Years ago, The Palm Beach Post printed a great article on this subject. A noted psychologist, Izzy Kalman, says we are targeting the wrong kids. Getting rid of bullies is not possible. We need to get rid of victims, or rather empower them on how to handle the bullying. I was so impressed that I typed up the article in its entirety on my computer. I printed off copies and gave them to friends who had children. He has published a book on the subject and a CD, and has a website.
If I had a lot of money, I would buy copies of his book for all the schools, and recommend it be put on required reading lists.
Editor’s note: Izzy Kalman’s website is Bullies2Buddies.com.
Theories will abide
until all truth is out
Richard Mosk’s Oct. 31 commentary, “Fifty years later, Warren Commission still right,” decrying conspiracy theories and declaring that evidence of a conspiracy is still a myth not a fact fails to address one important point.
Conspiracy theories will continue to be spun as long as all information concerning the murder of President John Kennedy is not made public. At the time of the Warren Commission, there was a body of information that was sealed, with the proviso that it was not to be made available to the public for 75 years. Why? Why does an entire generation essentially have to die before that information is unsealed? Why can we not know the truth before we die?
We are entering the 50th year since that murder. Why are not the media demanding that this information be made public? What is in that information that is so sensitive that it cannot be made public now but can be made public after the next 25 years? From its inception, I have found such a view to be nonsensical. I urge The Post to use whatever legal and moral means available to demand the public disclosure of that information and to help organize other media and nongovernmental organizations to assist in this venture.
SHELDON F. GOTTLIEB
Scott looks better
if media lays off
Why are Gov. Rick Scott’s polling numbers low, as endlessly reported in The Post? Before I answer, let’s look at Gov. Scott’s accomplishments.
While the federal government’s credit rating dropped, Florida’s bond rating has moved up from AA+ to AAA. Under former Gov. Charlie (photo-op) Crist, the rating was downgraded by S&P from “stable” to “negative.” Florida’s unemployment rate is at 7 percent, which ties the state for 22nd-lowest. Moody’s Investors Service said “revenue trends, year-end surpluses and other economic indicators now show that the state’s recovery is well underway.”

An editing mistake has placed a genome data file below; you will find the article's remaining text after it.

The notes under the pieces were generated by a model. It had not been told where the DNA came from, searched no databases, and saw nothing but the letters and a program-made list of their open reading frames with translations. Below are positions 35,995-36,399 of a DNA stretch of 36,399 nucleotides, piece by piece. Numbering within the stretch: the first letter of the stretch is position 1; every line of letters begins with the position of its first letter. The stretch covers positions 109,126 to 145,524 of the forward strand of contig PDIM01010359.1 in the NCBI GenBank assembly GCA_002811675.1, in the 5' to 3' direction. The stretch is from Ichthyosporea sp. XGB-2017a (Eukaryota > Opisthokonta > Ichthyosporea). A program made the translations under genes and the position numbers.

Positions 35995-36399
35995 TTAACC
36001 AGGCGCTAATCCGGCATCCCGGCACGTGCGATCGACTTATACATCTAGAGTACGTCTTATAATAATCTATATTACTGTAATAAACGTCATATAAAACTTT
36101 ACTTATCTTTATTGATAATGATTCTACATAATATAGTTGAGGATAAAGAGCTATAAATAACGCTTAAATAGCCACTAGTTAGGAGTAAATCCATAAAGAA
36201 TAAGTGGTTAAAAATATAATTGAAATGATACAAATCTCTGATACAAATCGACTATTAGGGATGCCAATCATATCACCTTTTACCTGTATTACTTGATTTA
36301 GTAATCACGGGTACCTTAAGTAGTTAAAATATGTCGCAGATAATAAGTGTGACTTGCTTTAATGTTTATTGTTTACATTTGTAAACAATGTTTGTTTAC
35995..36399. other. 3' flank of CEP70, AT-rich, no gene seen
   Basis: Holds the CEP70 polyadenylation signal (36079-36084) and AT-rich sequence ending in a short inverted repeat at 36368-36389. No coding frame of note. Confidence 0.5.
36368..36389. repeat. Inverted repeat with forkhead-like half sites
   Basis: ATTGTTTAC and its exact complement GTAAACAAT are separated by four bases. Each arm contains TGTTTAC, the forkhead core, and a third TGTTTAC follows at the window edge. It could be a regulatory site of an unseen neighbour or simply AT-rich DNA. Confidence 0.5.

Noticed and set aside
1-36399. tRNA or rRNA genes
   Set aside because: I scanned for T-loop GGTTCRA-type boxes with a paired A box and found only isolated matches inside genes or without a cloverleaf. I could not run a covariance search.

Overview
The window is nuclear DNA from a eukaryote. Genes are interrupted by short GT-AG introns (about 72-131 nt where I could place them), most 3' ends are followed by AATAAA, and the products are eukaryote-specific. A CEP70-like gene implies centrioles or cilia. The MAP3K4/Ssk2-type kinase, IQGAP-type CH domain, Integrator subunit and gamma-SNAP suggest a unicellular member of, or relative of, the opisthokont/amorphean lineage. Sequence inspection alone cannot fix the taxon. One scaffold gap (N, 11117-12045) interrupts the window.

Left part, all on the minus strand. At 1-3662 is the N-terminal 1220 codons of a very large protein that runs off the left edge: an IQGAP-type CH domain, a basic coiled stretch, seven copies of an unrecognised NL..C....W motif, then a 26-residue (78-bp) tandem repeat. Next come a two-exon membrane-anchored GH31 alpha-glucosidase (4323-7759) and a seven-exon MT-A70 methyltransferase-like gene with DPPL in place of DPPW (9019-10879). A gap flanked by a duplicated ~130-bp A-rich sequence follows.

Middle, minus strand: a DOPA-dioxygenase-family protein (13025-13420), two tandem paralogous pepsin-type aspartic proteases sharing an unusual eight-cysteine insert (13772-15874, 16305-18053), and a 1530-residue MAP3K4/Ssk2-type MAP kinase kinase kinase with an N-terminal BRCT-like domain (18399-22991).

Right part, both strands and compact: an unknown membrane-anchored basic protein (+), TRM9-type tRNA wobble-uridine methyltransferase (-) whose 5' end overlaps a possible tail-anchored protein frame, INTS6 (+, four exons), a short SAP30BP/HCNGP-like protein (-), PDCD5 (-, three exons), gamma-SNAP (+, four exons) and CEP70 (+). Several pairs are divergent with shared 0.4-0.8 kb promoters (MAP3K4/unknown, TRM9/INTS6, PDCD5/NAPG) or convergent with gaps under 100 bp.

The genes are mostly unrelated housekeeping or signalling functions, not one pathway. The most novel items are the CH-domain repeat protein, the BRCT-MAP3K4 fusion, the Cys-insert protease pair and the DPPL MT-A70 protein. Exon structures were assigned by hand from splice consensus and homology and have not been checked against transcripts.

In order to gain a AAA bond rating, Gov. Scott reduced the state’s debt. He closed six prisons, eliminated 4,400 state jobs, imposed a pay freeze on state workers and vetoed $368 million in frivolous spending from the 2013-2014 budget. The state economy in much sounder today than when he took over.
The governor’s low ratings can be attributed to the continued bashing of him by The Post and other left-wing newspapers in the state. Beyond the constant bashing, Gov. Scott lacks charisma. He is not a slick talker like the current occupant of the White House. The voters of Florida are fortunate to have a leader instead of a pol who makes countless promises he is incapable of keeping. Well done, governor.
Dramaworks a gem
right in our midst
Regarding the reviews of performances at Palm Beach Dramaworks: As a former New Yorker and huge fan of live theater, I recommend highly that you discover Broadway and Off-Broadway in West Palm Beach.
I have been an avid supporter of Dramaworks, and recently attended a performance of John Steinbeck’s “Of Mice and Men.” I want to express my gratitude to the folks who work so hard at their new gem of a theatre on Clematis Street that is providing so much pure pleasure with every performance of every show they mount. The casting of Steinbeck’s play was marvelous; many of the performers are local; all are professional and we are so fortunate to have such richness of live theater so close to home.
If you have not attended, waste no time in getting a subscription and treating yourself to this marvelous venue. I never saw anything in Manhattan any better.